HDAs, each the same as a 3340.  Physically, they looked just like the 3350,
and even shared many of the same parts.  

Having admitted to actually USING these beasties for something other than a
boat anchor, I guess I've also admitted something about my age.  I might as
well also admit that we stored our program source code and JCL on 80-column
Hollerith punch cards at the time!  Ah, the "good ol' days"...  :-D
--

-- my opinions are my own, etc., etc.  <== usual disclaimer --



Sun, 04 Jan 1998 03:00:00 GMT  
 sectors/track IBM 3380
[snip]
: 3370's were CKD but not supported by MVS.  3375's were FBA.
[snip]
actually, it's the other way around.  3370 was FBA, 3375 was CKD, and I
think you're right about it not being supported by MVS.  Wasn't the '75
also the first one to have a "C" model that let you attach 370 channel
cables to both "ends" of a string?

--

-- my opinions are my own, etc., etc.  <== usual disclaimer --



Sun, 04 Jan 1998 03:00:00 GMT  
 sectors/track IBM 3380
Maybe this will help.

DEV      BYTES  TRK  BYTES   CYLS  CYL    TRKS  M/BYTE  AVG   ROT  TRANS
TYPE      /TRK /CYL   /CYL    /1M /DEV    /DEV    /DEV  ACC   DEL  RATE
-----                                                   MS    MS    MB
2311     3,625  10  36,250    28   200    2,000      7  ??     ??     ??

2314-A1  7,294  20 145,880     7   200    4,000     29  60   12.5   .663

3310    16,384  11 180,224     6   358    3,938     65  27    9.6  1.031
  (BLKS)    32         352 2,048        126,016

3330-1  13,030  19 247,570     4   404    7,676    100  30    8.4   .806

3330-11 13,030  19 247,570     4   808   15,352    200  30    8.4   .806

3340     8,368  12 100,416    10   348    4,176     34  25   10.12  .885

3344     8,368  12 100,416    10   696    8,352     69  25   10.12  .885

3350    19,069  30 572,070     2   555   16,650    317  30    8.4   .806

3370    31,744  12 380,928     3   750    9,000    285  20   10.1  1.859
  (BLKS)    62         744 2,048        558,000

3375    35,616  12 427,392     3   959   11,508    409  19   10.1  1.859

3380    47,476  15 712,140     2   885   13,275    630  16    8.3  3.000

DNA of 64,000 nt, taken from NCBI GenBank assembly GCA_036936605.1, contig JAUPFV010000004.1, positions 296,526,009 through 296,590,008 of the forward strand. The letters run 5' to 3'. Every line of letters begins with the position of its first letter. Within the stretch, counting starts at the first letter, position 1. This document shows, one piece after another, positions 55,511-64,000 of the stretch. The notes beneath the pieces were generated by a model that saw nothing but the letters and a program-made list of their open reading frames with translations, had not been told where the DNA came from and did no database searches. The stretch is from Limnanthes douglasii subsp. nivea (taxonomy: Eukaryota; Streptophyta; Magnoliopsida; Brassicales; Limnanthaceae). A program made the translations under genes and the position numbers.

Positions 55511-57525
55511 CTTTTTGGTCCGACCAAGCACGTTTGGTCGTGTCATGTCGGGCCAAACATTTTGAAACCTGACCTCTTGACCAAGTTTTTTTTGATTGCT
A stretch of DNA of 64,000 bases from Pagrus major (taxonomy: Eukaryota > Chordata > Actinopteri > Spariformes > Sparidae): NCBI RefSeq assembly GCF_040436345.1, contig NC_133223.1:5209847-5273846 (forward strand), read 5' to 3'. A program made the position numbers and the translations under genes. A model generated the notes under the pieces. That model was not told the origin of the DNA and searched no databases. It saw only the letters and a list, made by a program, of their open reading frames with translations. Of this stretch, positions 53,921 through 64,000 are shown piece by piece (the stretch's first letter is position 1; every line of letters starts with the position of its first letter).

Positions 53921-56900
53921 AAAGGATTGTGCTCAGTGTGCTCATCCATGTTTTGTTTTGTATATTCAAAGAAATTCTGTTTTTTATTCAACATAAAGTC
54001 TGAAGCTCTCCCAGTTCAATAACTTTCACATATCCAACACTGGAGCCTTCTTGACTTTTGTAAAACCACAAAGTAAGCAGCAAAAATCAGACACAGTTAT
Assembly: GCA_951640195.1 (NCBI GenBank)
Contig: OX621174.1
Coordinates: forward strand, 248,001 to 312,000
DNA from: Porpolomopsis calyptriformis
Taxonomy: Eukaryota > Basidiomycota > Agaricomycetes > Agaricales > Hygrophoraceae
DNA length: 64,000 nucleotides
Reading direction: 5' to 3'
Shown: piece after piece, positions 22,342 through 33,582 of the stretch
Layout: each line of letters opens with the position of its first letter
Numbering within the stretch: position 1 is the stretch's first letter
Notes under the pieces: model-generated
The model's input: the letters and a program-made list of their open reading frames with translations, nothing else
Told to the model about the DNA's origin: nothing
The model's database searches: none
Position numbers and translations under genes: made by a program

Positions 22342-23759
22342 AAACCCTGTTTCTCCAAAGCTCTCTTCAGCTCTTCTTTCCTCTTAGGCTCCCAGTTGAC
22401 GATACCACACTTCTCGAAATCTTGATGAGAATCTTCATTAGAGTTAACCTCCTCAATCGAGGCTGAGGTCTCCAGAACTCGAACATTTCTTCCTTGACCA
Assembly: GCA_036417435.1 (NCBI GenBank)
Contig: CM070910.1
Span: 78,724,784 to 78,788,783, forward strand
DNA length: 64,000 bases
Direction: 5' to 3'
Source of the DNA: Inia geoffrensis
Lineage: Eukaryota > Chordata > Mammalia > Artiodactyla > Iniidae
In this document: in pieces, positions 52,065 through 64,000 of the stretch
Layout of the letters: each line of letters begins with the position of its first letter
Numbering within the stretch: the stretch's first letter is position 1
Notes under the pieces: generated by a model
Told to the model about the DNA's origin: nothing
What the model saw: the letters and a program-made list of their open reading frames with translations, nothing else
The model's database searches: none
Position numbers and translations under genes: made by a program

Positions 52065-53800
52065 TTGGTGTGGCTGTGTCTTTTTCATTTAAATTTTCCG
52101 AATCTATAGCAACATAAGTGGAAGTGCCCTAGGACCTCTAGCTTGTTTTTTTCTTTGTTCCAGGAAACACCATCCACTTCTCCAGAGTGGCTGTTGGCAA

3380x2  47,476  15 712,140     2  1770   26,550  1,260  16    8.3  3.000

Chris Langford, Cestrian Software



Sun, 04 Jan 1998 03:00:00 GMT  
 sectors/track IBM 3380

Quote:


>[snip]
>: I believe that the 3380 was IBM's first attempt at a fixed blocksize
>: disk architecture.
>[snip]

>The 3380 is a CKD device.  Previous FBA DASD were 3370 and, before that,
>3330.  Your other info looks correct.

   The 2314, 2319, 3330, 3330-II and 3350 were all CKD. I believe the
3340 was the earliest FBA. It ran on a 4361 under DOS/VSE I worked with
once.

Regards,

Alex Vrenios, kx9i

Arizona State



Sun, 04 Jan 1998 03:00:00 GMT  
 sectors/track IBM 3380

Quote:
>actually, it's the other way around.  3370 was FBA, 3375 was CKD, and I
>think you're right about it not being supported by MVS.  Wasn't the '75
>also the first one to have a "C" model that let you attach 370 channel
>cables to both "ends" of a string?

I think you mean the 3350 C models.  It wasn't the channel cables that
went both places, but the CUDI (Control Unit-Device Interface) cables
from the control unit to the DASD.  I don't know for sure if any other devices
offered this, but I think the later DASD offered redundant controller logic
in the head of string so it wasn't necessary.


Mon, 05 Jan 1998 03:00:00 GMT  
 sectors/track IBM 3380

Quote:


>>actually, it's the other way around.  3370 was FBA, 3375 was CKD, and I
>>think you're right about it not being supported by MVS.  Wasn't the '75
>>also the first one to have a "C" model that let you attach 370 channel
>>cables to both "ends" of a string?

>I think you mean the 3350 C models.  It wasn't the channel cables that
>went both places, but the CUDI (Control Unit-Device Interface) cables
>from the control unit to the DASD.  I don't know for sure if any other devices
>offered this, but I think the later DASD offered redundant controller logic
>in the head of string so it wasn't necessary.

Yes, the previous comments were basically correct. The later 3375 units
added a 'tail of string' "D" model for alternate path support.

---more text---

Thanks - Gary



Mon, 05 Jan 1998 03:00:00 GMT